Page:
User:Chriscf/On use cases

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If you want to write a feature proposal, and want to convince the minority of users that actually have a brain, you will probably want to frame your proposal in a way which suggests why your proposal is needed.

The exception

Features useful in navigation should always be mapped. Features are useful for navigation if there are many of them in strategic locations, not merely because there happens to be one on a street corner near you. If you can envisage "turn right at the X" as a common happening, beyond simply a handful of examples, it's probably a suitable feature to map.


A use case requires a few basic elements:

  • A simple goal
  • A credible user
  • A working solution


Goals are straight-forward expressions of intent, and are active rather than passive. For example, for an ATM, you might say "I need to get money". There are plenty of people who might empathise with this.

Straight off the bat, the following are not valid goals for individual features:

  • satisfying curious minds — OpenStreetMap is not in the business collecting data for the sake of it, we hope we can offer a viable alternative to commercial mapping products
  • reflecting reality — this applies to all features by definition, therefore it is not a useful argument to make in favour of a specific feature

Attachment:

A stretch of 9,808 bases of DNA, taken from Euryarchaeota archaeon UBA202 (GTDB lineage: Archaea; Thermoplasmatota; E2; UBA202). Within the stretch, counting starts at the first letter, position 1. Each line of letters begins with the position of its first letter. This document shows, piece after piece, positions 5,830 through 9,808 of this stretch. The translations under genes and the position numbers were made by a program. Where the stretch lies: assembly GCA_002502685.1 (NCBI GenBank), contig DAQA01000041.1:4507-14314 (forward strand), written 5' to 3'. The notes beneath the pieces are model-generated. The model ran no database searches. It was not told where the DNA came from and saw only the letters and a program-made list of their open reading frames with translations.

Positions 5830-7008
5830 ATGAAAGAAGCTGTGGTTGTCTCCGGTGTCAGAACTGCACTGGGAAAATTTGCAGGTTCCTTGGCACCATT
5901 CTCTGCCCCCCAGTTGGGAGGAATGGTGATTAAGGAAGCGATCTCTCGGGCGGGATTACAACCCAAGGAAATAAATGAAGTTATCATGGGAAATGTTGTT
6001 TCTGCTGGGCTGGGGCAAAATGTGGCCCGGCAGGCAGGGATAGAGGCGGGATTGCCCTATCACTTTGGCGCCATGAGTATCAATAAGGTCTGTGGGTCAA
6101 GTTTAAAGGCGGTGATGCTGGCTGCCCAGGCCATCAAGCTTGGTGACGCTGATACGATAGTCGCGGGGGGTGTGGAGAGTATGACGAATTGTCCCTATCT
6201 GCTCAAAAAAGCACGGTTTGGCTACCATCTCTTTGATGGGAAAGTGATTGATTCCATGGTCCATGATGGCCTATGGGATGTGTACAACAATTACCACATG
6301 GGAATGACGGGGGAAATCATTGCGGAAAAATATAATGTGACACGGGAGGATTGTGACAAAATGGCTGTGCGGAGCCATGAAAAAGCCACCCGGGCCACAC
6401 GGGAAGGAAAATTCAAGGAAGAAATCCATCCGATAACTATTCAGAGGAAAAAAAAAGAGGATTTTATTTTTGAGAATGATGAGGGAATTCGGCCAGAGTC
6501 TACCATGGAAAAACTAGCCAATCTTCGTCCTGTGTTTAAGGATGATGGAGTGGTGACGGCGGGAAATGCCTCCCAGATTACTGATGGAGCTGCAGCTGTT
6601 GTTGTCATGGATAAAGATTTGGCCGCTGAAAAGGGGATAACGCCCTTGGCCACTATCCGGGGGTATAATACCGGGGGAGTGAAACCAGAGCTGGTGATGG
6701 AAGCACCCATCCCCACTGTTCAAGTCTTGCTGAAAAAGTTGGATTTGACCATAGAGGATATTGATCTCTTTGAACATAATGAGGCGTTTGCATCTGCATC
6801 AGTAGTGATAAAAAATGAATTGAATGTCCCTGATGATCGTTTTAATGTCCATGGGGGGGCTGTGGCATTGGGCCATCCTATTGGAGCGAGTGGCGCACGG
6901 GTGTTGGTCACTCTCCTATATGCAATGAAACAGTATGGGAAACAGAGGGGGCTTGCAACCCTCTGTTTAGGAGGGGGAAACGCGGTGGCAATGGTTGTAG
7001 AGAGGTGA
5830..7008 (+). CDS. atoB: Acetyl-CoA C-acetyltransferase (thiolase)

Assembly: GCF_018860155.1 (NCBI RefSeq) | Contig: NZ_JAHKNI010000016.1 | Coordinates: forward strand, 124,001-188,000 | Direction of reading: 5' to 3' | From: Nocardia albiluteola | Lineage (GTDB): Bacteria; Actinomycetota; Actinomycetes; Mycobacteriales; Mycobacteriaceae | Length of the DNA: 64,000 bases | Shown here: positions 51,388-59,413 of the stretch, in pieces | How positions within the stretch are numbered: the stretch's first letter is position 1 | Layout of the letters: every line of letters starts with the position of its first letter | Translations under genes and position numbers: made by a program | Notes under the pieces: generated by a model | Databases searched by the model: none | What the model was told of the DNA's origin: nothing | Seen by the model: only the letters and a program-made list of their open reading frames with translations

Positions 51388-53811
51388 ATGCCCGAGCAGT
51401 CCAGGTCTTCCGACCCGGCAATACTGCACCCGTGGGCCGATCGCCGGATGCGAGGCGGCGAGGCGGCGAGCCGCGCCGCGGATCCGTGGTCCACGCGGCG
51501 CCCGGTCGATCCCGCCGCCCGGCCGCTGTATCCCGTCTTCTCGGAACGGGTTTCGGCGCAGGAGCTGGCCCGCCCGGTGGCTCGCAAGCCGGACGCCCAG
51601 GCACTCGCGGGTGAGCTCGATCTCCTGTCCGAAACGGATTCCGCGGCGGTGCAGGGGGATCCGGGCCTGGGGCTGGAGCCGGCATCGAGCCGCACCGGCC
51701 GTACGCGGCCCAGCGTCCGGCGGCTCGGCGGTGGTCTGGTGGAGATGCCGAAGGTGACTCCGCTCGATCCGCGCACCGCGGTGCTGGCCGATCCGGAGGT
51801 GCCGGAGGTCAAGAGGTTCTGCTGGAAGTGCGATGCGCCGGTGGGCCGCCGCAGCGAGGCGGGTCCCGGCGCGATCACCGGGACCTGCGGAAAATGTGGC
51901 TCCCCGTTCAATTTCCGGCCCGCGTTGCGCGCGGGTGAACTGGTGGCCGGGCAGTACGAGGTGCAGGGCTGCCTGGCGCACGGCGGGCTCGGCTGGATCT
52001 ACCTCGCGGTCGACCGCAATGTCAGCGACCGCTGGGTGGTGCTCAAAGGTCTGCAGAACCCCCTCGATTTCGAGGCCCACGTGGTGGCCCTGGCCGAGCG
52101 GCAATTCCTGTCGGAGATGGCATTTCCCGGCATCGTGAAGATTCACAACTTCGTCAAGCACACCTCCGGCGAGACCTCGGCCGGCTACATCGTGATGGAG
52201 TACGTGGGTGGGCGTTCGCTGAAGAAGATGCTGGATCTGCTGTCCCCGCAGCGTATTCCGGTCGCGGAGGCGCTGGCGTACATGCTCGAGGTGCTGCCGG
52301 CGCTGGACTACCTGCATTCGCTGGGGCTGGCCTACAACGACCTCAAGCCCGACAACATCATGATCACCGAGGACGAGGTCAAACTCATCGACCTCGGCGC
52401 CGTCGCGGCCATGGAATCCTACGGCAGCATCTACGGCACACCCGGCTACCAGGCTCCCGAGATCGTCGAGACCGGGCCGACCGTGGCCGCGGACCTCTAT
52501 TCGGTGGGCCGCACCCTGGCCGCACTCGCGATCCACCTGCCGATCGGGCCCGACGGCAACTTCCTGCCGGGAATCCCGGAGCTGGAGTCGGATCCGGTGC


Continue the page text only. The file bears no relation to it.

• we want to map X — this doesn't tell us anything useful about your proposal is a good idea; if you want to map something, just do it


Think about who will be consuming the information. There are applications we do not support. The following generally need some kind of guarantee of accuracy that can be backed up financially, something which we very explicitly exclude:

  • Research applications — as climatologists know, bad or incomplete data can invalidate results
  • Safety-critical applications — any situation where life is likely to be at risk as a result of bad data, e.g. use by emergency services,
  • Construction plans — these generally require accurate very-large-scale maps, which are beyond our technical capability

However, the following are non-obvious examples worth considering:

  • Haulage firms — almost every local paper ends up carrying stories about drivers who have followed their sat-nav and ended up in a ditch
  • Local authorities — often, these spend vast sums of money on large-scale mapping that we can't replace, but also on medium-scale mapping that we can replace